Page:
Illustration: Liu Rui/GT
GT: Western observers say the promise of BRICS' rapid and sustainable growth has been challenged in the past few years. What do you think?
Netswera: The skepticism from the West is anticipated. We are not surprised. We expect that the West will have a very negative attitude toward this development. The BRICS is a group representing historically marginalized societies - the so-called Third World or the Global South. When they think there is no momentum as far as development is concerned within the BRICS group, I think this is a fairly subjective statement.
The group has been able to achieve something which other multilateral organizations established in the past have not been able to do and that is the establishment of the BRICS New Development Bank (NDB). Institutionalization within the BRICS group is a very important priority. We spoke about the bank and now it is a reality. We are now speaking about the establishment of a research institute and it is going to become a reality in the coming years. Then we will be able to get data and depend less on datasets generated by the World Bank, the UN and to a large degree the OECD.
We spoke at the BRICS academic forum, held in Goa between September 19 and 22, about the establishment of a BRICS rating agency and that was affirmed by the BRICS heads of states this past Sunday. So if you look at all these developments, you'll see that if all these propositions get implemented in the coming few years, BRICS will have a lot of institutions that will help the grouping perform its tasks better.
GT: What are the challenges for the development of BRICS?
Netswera: There are limitations obviously. Some are brought about by a lack of finances. There are a lot of competing priorities. First and foremost, each of the BRICS nations is interested in making sure that it utilizes resources for its own national interest before it thinks about BRICS. There are also limitations of skills and capacity which may hinder the implementation of the BRICS agenda.
GT: There were many doubts surrounding how South Africa fits in the BRICS bloc. How do you see its inclusion?
Netswera: A lot of people who discount the role of South Africa are generally looking at the economic contribution toward the BRICS bloc. I don't think this is the original argument for formulating the BRICS grouping. The economy is important, but it is not the only consideration.
When the BRICS grouping came together, there was unhappiness with the functionality of other multilateral forums like the UN and the World Bank and specifically how the South has historically been treated. They wanted to make sure that there are positive reforms in these multilateral forums. We do not want to replace the World Bank or the IMF. It is fairness in treatment within multilateral forums. It is also a question of economic dominance given the rise of China and India. There is optimism that countries from the South can have the power to force change at international multilateral forums.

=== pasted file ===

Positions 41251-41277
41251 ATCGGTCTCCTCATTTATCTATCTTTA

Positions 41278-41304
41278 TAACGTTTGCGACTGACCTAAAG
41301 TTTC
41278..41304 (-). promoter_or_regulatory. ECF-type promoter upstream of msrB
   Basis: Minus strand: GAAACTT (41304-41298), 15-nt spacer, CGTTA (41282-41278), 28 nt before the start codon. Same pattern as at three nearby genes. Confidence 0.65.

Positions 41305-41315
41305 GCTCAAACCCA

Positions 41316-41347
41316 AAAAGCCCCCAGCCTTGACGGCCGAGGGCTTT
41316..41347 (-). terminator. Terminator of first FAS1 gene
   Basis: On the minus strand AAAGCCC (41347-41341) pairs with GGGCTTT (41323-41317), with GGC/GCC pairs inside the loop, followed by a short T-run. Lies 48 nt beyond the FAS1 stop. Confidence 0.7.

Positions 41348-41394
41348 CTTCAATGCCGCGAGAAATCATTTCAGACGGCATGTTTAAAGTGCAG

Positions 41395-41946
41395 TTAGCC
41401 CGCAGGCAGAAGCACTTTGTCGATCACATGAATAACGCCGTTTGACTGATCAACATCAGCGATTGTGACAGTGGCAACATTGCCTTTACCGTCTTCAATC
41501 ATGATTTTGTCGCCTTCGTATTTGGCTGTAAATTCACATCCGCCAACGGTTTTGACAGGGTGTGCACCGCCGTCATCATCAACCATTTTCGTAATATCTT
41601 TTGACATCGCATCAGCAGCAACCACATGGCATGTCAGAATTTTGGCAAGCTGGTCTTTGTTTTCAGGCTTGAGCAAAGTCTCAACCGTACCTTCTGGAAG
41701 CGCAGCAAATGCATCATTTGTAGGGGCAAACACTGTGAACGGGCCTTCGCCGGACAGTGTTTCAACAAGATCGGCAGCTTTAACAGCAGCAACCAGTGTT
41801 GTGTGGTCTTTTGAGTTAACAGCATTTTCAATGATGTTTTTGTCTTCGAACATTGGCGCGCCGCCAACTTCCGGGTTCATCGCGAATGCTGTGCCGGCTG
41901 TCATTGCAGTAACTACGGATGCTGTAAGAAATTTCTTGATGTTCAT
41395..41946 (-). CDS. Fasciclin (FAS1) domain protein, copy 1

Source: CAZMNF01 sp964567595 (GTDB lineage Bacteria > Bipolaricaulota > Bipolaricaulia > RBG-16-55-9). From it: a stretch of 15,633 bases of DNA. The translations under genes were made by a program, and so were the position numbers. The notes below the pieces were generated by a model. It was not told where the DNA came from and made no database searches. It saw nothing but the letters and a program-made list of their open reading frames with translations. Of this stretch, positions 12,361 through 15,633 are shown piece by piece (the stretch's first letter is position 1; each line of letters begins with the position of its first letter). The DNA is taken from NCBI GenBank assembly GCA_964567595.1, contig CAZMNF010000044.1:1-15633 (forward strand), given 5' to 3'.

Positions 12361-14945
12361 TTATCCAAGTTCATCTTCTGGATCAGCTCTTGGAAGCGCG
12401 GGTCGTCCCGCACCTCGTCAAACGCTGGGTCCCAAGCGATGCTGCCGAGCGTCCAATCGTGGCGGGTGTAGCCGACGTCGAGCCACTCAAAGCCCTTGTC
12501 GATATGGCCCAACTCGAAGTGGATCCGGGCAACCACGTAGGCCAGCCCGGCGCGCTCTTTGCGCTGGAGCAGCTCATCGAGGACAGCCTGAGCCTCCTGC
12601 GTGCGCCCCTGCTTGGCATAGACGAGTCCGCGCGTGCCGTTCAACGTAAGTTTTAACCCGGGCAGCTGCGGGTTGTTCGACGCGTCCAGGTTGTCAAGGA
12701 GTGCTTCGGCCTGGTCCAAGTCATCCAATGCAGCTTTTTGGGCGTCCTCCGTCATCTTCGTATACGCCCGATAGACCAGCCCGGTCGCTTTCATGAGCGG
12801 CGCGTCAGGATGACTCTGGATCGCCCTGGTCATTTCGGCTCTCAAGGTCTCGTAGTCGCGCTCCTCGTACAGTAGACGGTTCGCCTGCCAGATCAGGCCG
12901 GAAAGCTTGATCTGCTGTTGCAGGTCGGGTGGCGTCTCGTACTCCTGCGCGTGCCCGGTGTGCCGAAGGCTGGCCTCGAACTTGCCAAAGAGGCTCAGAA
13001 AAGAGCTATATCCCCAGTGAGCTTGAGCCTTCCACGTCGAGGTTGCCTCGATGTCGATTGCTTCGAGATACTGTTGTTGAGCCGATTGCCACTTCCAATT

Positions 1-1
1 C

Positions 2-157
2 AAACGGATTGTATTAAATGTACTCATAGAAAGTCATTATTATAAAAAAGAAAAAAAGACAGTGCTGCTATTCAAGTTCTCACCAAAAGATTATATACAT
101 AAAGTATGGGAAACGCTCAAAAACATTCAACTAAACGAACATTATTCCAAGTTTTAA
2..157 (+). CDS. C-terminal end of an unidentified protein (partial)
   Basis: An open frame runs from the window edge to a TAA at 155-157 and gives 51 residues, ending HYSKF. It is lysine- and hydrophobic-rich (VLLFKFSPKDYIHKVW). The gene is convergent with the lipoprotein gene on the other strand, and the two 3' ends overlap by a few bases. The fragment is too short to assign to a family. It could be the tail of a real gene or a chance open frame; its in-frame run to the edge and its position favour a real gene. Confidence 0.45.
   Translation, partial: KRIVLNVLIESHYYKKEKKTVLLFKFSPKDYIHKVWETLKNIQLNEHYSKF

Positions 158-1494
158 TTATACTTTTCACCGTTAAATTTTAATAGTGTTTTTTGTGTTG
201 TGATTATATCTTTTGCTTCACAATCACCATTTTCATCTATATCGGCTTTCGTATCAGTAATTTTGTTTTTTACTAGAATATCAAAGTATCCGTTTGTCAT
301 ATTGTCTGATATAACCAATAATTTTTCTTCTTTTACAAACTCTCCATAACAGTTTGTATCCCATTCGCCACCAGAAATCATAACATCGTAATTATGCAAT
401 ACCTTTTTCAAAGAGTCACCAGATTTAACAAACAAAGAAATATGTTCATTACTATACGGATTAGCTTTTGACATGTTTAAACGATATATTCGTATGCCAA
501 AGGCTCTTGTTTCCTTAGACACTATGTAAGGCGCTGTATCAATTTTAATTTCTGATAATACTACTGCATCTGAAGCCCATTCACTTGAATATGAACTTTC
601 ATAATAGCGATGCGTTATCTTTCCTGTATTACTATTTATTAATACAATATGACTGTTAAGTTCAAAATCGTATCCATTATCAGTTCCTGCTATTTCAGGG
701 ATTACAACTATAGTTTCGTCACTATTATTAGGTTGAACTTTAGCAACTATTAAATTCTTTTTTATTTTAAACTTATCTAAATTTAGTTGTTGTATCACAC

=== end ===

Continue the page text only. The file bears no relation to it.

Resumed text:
South Africa plays a very strategic role in BRICS. It represents the African region. When the BRICS nations speak, they do not speak only for themselves. They speak for the region in which they belong. South Africa has good elemental of legitimacy within the African Union and within the continent to represent the region.
The inclusion of South Africa into BRICS will definitely raise Africa's voice in the world. If you look at the loan terms that come from the NDB, other countries in the region will be able to borrow with surety from the member country of that particular region. Let's assume a country like Kenya or Zimbabwe wants to borrow from the NDB, it means that it has to raise proposals to South Africa. This will advance the general ideology behind development for the small nations.
South Africa itself is going to benefit. The loans that the member countries will get from the NDB are interest free. That by itself is a very positive development.
GT: Some argue that BRICS was a geopolitical formation counteracting Western hegemony when it was established. How do you view it?
Netswera: We discourage the use of the terminologies like "counter." It suggests that we are unhappy with everything happening at multilateral forum and we want to start our parallel and separate club and do our own things. That is not the position. We do not want an alternative. We want to sit on the same table with everybody and be treated like everybody else. We do not want somebody dictating terms for sitting on this table.
It is not counter Western hegemony. It is global hegemony - it is necessary influence for positive results. We want to have influence on what happens in the World Bank and IMF and make sure that the voices that were historically marginalized are going to be heard including in the Security Council.